PQ 25.1 — Do I have access to a social support system that is friendly to and knowledgeable about polyamory?

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PQ 25.1 — Do I have access to a social support system is friendly to and knowledgeable about polyamory?

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My discovery that polyamory could be a viable way for people to do relationships and my very first polyamorous relationship happened quite close together, for a very simple reason: The friend who introduced me to the idea when coming out to me as polyamorous also dated me very soon afterwards.

And interestingly, her introduction to polyamory was similar in some aspects. She’d been hanging out with another friend and his girlfriend when the girlfriend came on to her. This necessitated a very awkward conversation in which polyamory was explained to her. My friend had been confused and a little offended, but after reflection later took the opportunity to open up her own marriage. She never did date this particular woman, the one who initially hit on her, but her husband would go on to, if only briefly. And she’d later take on other partners of her own, including me for a time.

Dating as a polyamorous person was tough in rural Maine, especially a decade ago, before the concept became so well known due to media articles, advocacy, and the Internet. After my initial relationship with my friend, it was another year before I met another potential dating partner who I had any chemistry with that I didn’t first have to explain what polyamory was to them and basically sell them on it before dating. And even that person (who would go on to become my girlfriend), didn’t identify polyamorous per se and more polycurious. She had a friends group back in Ohio with many polyamorous and kinky folks in it. And was mostly trying to make friends in the new place she lived after she’d moved to Maine for work.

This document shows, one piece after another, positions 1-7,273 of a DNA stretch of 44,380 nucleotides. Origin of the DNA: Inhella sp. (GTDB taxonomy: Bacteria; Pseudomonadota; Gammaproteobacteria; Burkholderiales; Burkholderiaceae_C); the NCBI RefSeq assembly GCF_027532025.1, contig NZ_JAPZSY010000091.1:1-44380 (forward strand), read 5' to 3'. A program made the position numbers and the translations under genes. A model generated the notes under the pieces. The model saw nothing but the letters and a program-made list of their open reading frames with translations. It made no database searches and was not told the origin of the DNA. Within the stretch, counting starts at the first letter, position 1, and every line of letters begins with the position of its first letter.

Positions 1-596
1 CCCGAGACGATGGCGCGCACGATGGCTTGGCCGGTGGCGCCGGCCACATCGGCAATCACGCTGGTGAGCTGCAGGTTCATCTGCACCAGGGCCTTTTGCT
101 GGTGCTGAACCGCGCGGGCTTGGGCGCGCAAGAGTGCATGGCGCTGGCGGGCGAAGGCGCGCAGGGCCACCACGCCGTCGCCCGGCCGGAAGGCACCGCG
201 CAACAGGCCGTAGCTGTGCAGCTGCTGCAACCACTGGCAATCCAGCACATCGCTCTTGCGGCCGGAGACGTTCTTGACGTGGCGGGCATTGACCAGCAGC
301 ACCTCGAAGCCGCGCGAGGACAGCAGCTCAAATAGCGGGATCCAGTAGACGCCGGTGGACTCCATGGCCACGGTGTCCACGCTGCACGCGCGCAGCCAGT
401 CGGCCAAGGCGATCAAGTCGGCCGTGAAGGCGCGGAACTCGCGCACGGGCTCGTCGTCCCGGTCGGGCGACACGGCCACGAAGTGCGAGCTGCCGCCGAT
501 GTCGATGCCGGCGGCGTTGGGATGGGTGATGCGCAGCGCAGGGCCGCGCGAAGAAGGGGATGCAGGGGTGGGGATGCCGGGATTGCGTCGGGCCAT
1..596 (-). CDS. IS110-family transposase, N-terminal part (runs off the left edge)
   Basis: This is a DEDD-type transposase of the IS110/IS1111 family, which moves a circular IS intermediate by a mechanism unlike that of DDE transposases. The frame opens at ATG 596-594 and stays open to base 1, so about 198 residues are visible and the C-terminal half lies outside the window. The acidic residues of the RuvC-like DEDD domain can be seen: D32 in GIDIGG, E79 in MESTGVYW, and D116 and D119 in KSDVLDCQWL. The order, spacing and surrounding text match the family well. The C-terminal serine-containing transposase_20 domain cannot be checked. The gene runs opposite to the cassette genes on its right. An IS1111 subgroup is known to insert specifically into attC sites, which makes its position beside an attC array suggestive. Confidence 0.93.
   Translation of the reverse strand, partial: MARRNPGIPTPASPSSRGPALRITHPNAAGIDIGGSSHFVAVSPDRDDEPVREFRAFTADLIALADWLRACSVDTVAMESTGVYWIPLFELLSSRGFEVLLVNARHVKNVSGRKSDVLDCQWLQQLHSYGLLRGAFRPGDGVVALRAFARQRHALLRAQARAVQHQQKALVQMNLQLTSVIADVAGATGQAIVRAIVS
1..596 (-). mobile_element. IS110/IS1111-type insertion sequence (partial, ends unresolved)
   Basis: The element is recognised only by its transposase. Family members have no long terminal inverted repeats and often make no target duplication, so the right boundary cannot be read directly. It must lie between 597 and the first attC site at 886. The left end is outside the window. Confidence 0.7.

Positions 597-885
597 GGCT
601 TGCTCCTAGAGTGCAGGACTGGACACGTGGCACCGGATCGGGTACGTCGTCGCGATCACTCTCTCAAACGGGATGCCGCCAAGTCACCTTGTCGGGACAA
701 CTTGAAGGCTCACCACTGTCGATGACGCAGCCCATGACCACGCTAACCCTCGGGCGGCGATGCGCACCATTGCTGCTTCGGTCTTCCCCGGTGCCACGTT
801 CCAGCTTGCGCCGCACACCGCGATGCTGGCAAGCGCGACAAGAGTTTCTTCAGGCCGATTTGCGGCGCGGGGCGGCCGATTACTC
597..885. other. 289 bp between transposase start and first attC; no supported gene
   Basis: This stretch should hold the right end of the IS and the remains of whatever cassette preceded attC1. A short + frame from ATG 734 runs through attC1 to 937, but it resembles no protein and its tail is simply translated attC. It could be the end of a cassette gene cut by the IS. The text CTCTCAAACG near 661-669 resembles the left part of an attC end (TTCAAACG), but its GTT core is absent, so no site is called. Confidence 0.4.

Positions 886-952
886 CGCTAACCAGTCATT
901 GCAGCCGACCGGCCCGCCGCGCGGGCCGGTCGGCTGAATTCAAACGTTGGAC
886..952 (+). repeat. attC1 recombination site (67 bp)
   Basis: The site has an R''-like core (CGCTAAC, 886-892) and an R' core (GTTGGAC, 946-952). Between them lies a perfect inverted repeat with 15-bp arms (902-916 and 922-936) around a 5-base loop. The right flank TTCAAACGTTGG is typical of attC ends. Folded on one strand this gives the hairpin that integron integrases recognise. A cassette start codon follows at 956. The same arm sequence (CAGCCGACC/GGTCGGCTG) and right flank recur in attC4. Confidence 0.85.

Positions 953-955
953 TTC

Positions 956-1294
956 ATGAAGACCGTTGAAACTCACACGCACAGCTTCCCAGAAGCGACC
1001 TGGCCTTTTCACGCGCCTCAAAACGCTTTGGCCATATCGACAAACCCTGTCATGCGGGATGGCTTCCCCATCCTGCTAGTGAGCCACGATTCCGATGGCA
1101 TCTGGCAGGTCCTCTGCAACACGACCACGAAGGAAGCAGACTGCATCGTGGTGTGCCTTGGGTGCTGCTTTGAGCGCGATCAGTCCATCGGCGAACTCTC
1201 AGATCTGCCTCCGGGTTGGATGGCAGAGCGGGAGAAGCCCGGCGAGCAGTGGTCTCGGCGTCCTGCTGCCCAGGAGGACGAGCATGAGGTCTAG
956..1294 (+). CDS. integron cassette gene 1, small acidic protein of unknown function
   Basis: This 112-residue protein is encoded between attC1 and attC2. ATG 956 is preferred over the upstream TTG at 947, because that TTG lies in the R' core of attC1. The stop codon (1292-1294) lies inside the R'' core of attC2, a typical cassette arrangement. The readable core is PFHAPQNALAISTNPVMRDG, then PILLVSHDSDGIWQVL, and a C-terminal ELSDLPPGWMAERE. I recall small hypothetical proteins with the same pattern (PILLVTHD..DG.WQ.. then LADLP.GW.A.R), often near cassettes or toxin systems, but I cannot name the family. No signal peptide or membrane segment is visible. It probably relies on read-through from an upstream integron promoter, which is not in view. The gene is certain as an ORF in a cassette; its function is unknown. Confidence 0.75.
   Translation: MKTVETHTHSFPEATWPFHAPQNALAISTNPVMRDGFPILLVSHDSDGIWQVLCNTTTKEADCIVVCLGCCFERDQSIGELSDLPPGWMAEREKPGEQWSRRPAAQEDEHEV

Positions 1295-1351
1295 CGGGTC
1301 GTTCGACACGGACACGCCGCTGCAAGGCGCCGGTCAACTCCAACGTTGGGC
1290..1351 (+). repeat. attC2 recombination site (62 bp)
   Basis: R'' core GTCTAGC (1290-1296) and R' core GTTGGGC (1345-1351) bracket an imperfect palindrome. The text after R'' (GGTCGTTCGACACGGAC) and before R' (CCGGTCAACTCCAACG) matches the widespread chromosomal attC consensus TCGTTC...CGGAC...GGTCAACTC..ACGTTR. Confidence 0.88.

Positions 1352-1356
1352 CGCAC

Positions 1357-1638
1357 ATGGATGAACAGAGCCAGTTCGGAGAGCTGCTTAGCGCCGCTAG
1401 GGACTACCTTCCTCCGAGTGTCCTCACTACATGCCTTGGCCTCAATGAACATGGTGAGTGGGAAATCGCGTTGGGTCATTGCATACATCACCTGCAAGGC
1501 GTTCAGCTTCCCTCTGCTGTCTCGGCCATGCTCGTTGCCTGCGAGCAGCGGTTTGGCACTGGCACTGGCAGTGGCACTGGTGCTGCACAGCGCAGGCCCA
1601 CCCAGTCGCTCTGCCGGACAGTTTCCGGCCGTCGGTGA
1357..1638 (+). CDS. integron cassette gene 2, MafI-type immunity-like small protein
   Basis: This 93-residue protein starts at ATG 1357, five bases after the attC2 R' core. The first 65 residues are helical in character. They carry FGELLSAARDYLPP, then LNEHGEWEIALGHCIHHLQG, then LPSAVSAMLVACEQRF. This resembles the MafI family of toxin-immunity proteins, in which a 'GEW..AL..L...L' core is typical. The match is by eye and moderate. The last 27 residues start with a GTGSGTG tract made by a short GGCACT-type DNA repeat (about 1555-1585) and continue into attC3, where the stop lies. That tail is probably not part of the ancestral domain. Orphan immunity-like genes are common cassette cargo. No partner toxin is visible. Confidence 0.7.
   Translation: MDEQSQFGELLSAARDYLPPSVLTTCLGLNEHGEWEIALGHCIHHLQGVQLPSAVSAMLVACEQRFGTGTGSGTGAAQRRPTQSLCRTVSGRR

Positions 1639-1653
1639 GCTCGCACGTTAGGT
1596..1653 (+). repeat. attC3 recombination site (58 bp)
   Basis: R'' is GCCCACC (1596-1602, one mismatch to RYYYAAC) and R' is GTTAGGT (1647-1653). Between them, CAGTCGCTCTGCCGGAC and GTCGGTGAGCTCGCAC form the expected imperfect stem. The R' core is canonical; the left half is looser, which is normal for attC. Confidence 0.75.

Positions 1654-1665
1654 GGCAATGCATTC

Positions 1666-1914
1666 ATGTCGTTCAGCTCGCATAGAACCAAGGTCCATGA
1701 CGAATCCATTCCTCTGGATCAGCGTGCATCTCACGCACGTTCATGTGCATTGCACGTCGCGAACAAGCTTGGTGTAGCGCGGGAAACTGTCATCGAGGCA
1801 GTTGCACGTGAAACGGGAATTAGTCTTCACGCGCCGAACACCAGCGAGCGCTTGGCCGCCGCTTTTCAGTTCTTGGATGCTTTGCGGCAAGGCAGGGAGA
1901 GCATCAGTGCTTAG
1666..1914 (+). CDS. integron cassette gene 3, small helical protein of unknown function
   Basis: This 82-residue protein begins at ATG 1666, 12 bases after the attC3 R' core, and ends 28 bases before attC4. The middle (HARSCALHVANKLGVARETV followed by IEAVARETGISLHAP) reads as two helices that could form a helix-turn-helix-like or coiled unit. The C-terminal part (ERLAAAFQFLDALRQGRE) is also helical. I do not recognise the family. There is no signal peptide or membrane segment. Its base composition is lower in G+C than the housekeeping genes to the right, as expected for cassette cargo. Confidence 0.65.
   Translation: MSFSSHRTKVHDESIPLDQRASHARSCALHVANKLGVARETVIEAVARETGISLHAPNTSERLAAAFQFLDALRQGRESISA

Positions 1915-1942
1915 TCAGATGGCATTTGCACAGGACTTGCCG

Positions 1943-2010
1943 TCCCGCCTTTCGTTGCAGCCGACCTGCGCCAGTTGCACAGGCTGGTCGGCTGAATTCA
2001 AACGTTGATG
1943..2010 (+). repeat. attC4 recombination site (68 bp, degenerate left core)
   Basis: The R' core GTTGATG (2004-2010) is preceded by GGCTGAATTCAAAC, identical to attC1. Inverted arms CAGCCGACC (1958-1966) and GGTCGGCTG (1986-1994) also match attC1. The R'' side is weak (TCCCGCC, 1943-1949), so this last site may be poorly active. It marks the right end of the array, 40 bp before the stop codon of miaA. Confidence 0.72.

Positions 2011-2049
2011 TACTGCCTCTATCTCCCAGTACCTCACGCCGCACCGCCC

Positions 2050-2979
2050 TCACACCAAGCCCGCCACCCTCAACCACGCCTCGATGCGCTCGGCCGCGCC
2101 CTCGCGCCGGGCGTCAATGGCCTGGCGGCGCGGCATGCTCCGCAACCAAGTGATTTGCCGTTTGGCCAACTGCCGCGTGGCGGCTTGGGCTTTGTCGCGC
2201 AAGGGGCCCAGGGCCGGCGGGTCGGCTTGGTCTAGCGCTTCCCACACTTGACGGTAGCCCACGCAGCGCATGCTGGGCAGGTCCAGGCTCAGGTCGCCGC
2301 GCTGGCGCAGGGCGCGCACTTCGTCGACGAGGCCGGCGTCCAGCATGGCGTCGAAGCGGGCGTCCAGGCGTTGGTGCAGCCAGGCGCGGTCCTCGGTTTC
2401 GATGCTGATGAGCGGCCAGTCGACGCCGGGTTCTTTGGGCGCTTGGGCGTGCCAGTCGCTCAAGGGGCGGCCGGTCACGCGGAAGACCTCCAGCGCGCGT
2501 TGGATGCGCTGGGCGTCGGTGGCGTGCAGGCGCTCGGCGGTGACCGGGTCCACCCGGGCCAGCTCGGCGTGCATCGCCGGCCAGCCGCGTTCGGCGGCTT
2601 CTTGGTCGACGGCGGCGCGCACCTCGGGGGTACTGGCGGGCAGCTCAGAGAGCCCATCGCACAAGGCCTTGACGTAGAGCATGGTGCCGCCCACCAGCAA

So I became friends with this polycurious woman, and then more happened.

And leading up to dating her, I mostly dated monogamous folks who were leery of polyamory as a relationship style. It was certainly not anything they would have chosen. And while they cared for me as a person, they were quick to move on from our connection when literally any other opportunity presented itself because polyamory wasn’t the kind of relationship they really wanted. They assured me that I was lovely, it was the format that was the big downer. They wanted monogamy, traditional entanglements. The only relationship style they believed had a future. 

In those early days in Maine, I had a hard enough time finding partners… finding friends and a social support system that knew anything about polyamory and viewed it positively actually seemed a step or two harder. Friends who had known me before I opened my marriage were often very quietly judgmental, leery that they too might be asked by their partner to open up their own. And aside from that first friend who had introduced me to the lifestyle (and her husband, who I had a distant friendship with, where we were friendly but not close-close), I couldn’t meet fully polyamorous people at all.